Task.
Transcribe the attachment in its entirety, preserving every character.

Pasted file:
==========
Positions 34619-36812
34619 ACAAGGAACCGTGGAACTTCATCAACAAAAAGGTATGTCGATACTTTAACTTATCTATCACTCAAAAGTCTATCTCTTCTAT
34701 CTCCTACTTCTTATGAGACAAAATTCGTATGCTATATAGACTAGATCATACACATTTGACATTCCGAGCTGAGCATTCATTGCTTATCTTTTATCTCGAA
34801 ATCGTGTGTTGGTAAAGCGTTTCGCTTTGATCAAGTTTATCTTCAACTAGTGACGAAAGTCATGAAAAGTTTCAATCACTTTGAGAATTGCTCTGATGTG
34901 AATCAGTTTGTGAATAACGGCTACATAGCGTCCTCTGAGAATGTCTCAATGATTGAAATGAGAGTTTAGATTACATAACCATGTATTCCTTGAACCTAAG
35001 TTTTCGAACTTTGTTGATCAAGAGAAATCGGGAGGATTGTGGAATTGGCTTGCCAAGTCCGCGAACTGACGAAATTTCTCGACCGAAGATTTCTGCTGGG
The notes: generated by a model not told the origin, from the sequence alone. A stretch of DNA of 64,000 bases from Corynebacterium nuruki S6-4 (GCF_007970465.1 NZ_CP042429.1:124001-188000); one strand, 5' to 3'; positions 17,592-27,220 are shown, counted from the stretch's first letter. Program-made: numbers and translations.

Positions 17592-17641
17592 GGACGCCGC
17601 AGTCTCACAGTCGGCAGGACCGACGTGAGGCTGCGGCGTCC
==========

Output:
Positions 34619-36812
34619 ACAAGGAACCGTGGAACTTCATCAACAAAAAGGTATGTCGATACTTTAACTTATCTATCACTCAAAAGTCTATCTCTTCTAT
34701 CTCCTACTTCTTATGAGACAAAATTCGTATGCTATATAGACTAGATCATACACATTTGACATTCCGAGCTGAGCATTCATTGCTTATCTTTTATCTCGAA
34801 ATCGTGTGTTGGTAAAGCGTTTCGCTTTGATCAAGTTTATCTTCAACTAGTGACGAAAGTCATGAAAAGTTTCAATCACTTTGAGAATTGCTCTGATGTG
34901 AATCAGTTTGTGAATAACGGCTACATAGCGTCCTCTGAGAATGTCTCAATGATTGAAATGAGAGTTTAGATTACATAACCATGTATTCCTTGAACCTAAG
35001 TTTTCGAACTTTGTTGATCAAGAGAAATCGGGAGGATTGTGGAATTGGCTTGCCAAGTCCGCGAACTGACGAAATTTCTCGACCGAAGATTTCTGCTGGG
The notes: generated by a model not told the origin, from the sequence alone. A stretch of DNA of 64,000 bases from Corynebacterium nuruki S6-4 (GCF_007970465.1 NZ_CP042429.1:124001-188000); one strand, 5' to 3'; positions 17,592-27,220 are shown, counted from the stretch's first letter. Program-made: numbers and translations.

Positions 17592-17641
17592 GGACGCCGC
17601 AGTCTCACAGTCGGCAGGACCGACGTGAGGCTGCGGCGTCC